Student clubs and organizations at Wright State University Boonshoft School of Medicine are diverse in their goals. Getting involved is a great way to meet people and share common interests. Meetings are excellent, no-guilt study breaks since most clubs are medically related. Announcements are mailed out, as well as posted throughout the buildings. Most meetings are held in the early evening, often with snacks or a full dinner provided. Never hesitate to attend a meeting, even if it is not necessarily what you are primarily interested in. Meetings are great sources of information and opportunities to talk with physicians and/or other students. A list of officers for currently active groups is posted online.
Student Interest Groups
These groups reflect a wide range of student activities including local community outreach, international service, student governance, a student-run radio show and leisure activities.
These are student-run organizations with faculty advisors and guest speakers. Each specialty club explores situations and medical problems associated with the particular specialty.
National Organizations: Boonshoft Chapters
The Boonshoft School of Medicine hosts active chapters to several national medical associations ranging from honor and service societies to advocacy groups.
Founded over 150 years ago, the AMA's strategic agenda remains rooted in our historic commitment to standards, ethics, excellence in medical education and practice, and advocacy on behalf of the medical profession and the patients it serves. AMA's work includes the development and promotion of standards in medical practice, research, and education; a strong advocacy agenda on behalf of patients and physicians; and a commitment to providing accurate, timely information and discourse on matters important to the health of America. The AMA strives to serve as the voice of the American medical profession. Being that voice is our mission.
Our members, who are our most valuable resource, address the changes that surround them in today's health care environment through the debates that occur at annual and semi-annual House of Delegates meetings. The end result is the creation of policies that direct AMA's immediate work activities, as well as provide progress toward reaching our long-term vision. As a member of AMA you will receive the Journal of the American Medical Association, as well as discounts on books and other learning material. Usually, the AMA gives out free Netter's Atlas Flashcards (for the iPod) to new members during the activity fair in orientation week. There is a fee for joining this organization.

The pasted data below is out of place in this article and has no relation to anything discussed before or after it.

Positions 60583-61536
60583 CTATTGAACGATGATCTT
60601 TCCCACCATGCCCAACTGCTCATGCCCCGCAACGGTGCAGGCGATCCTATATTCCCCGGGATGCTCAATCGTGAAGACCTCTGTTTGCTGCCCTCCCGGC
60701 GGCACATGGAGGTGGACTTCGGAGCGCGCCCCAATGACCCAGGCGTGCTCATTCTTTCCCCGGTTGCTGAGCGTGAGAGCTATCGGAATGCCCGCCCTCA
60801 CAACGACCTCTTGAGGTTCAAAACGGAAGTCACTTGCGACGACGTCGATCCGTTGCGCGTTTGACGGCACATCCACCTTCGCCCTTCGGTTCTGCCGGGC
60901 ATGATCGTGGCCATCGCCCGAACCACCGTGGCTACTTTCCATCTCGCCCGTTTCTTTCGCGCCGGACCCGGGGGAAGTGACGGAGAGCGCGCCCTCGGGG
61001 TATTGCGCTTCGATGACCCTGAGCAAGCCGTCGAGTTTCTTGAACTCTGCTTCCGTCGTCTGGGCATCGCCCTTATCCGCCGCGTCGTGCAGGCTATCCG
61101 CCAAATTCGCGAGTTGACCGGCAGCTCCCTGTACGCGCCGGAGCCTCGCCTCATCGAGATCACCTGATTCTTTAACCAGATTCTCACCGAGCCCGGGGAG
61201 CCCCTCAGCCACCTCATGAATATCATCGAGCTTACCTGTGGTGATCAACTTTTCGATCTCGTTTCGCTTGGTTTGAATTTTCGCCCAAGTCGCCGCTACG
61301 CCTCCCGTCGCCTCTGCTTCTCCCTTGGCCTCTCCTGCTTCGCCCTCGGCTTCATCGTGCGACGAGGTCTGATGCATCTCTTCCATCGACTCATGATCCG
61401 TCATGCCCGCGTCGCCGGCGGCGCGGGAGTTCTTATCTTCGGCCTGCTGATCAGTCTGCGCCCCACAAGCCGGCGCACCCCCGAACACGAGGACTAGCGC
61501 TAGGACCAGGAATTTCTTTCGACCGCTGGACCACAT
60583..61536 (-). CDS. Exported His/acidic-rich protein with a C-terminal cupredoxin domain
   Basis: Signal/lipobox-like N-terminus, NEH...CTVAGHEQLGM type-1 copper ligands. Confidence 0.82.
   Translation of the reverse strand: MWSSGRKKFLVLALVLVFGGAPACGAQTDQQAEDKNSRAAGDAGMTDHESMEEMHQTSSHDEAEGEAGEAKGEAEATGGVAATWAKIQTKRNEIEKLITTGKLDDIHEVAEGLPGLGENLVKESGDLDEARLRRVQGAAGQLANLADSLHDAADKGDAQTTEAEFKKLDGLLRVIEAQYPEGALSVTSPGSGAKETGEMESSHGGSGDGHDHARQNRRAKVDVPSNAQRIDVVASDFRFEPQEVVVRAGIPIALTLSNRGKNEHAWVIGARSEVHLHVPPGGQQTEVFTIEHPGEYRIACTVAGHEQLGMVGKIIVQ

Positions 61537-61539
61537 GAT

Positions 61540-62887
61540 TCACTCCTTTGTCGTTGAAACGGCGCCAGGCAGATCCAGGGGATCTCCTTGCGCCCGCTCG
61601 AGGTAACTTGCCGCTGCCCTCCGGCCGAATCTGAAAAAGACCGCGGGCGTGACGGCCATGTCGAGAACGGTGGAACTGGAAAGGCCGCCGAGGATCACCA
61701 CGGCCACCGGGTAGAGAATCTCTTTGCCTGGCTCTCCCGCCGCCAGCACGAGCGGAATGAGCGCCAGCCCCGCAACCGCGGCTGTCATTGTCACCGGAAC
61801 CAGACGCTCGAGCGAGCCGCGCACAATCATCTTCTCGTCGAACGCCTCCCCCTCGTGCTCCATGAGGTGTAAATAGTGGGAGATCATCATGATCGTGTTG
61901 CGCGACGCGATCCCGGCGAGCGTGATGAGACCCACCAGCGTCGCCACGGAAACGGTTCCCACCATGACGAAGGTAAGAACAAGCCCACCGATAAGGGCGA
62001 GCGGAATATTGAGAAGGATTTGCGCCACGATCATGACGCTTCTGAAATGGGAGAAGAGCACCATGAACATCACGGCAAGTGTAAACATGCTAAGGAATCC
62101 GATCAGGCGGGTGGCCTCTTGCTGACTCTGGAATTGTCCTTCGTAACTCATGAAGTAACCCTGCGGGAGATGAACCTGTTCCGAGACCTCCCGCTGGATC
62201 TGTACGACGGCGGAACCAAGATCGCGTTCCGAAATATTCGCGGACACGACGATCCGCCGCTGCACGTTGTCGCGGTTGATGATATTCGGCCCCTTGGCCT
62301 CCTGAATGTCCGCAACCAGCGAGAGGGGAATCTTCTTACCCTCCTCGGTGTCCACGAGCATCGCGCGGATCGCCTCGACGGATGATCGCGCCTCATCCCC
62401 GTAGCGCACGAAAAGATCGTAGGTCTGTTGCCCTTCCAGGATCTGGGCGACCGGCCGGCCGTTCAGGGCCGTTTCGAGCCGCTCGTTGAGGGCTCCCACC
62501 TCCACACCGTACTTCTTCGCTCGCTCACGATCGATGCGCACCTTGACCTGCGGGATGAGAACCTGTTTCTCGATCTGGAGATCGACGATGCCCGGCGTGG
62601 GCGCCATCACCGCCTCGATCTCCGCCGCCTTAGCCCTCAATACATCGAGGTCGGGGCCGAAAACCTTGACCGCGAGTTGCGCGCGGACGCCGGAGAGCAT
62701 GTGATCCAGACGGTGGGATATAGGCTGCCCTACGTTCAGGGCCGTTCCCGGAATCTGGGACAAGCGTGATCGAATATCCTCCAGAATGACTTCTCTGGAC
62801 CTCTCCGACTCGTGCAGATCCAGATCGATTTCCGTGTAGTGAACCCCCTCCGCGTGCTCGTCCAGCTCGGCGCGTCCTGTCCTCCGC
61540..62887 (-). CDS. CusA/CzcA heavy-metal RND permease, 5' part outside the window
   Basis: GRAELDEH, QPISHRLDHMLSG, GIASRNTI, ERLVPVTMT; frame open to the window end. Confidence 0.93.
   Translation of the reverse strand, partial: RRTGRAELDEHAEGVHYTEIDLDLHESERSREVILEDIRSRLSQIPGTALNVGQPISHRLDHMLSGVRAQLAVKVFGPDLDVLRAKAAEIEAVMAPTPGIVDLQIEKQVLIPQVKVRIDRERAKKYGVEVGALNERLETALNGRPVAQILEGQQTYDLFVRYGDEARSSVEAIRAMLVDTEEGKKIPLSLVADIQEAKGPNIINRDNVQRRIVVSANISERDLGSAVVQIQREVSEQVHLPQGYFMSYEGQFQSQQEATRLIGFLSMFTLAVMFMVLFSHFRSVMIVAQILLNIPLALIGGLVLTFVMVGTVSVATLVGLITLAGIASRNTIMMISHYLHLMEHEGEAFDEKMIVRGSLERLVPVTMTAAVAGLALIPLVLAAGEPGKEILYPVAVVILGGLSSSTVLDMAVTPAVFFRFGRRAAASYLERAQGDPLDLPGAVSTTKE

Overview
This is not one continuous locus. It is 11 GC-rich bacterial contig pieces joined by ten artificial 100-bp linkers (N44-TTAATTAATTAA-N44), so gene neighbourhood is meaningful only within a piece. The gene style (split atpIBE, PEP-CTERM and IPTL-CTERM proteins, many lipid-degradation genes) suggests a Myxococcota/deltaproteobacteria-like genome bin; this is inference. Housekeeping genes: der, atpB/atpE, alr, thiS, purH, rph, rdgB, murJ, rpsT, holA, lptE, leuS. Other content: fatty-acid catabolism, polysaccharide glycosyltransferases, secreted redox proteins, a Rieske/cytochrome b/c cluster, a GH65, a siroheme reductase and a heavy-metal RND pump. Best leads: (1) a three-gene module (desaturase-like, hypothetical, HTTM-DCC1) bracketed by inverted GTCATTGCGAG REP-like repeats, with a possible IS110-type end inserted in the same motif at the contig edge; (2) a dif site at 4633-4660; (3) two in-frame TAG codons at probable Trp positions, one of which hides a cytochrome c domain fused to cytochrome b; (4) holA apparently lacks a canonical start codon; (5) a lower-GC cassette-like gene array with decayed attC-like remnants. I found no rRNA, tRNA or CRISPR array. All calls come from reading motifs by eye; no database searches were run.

The American Medical Student Association (AMSA), with nearly a half-century history of medical student activism, is the oldest and largest independent association of physicians-in-training in the United States. Founded in 1950 to provide medical students a chance to participate in organized medicine, AMSA began under the auspices of the American Medical Association. Starting in 1960, the association refocused its energies on the problems of the medically underserved, inequities in our health-care system, and related issues in medical education. Since 1968, AMSA has been a fully independent student organization.
Today, AMSA is a student-governed, national organization committed to representing the concerns of physicians-in-training. With a membership of nearly 30,000 medical students, pre-medical students, interns and residents from across the country, AMSA continues its commitment to improving medical training and the nation's health. There is a fee for joining this organization. Netter's Atlas of Human Anatomy is the free gift you will receive as a new member (learn more during orientation).
For more information, visit the National AMSA Web Site.
The Catholic Medical Student Association (CMSA) is committed to learning more about the authentic Catholic faith, and how it specifically applies to the calling of being a medical student and a physician. CMSA fosters ecumenical understanding between Catholics and all other Christians, as well as people of different faiths; promoting relationships which build a faithful and close community in medicine. As an affiliate of the national Catholic Medical Association, our mission is to support fellowship and friendship with other medical students and physicians of similar background, while discovering the joy, beauty, and rationality of our faith. The events and community found within CMSA offer the guidance needed to integrate the Catholic faith into the journey of becoming a committed physician. Contact: Luke Bramlage, firstname.lastname@example.org.
CMA sponsors guest speakers from the community who address a variety of medical concerns and/or share their personal experiences, focusing on issues of health care and how to incorporate their faith into medical careers. Parties and other social events are also planned throughout the year. CMA welcomes all medical students who share a faith in Christ or who are interested in discovering the Christian life. Members are happy to help you find a local church if you haven't already found one. The meetings and times of fellowship are open to all.
This is a social and support group for gay and lesbian medical students and physicians which holds monthly meetings. The aim of this group is to deal with the social and professional problems that confront medical professionals who are gay, lesbian or bisexual and to address issues of prejudice and fear that exist within the medical community towards gay colleagues and patients. Monthly meetings vary from open rap sessions to potluck get-togethers, fostering a feeling of cohesiveness and support. For information, contact Robert Brandt, M.D., (937) 208-7070, Cynthia Olsen, M.D., at (937) 767-6965; or Mary White, Ph.D., at (937) 775-3167. Anonymity is assured.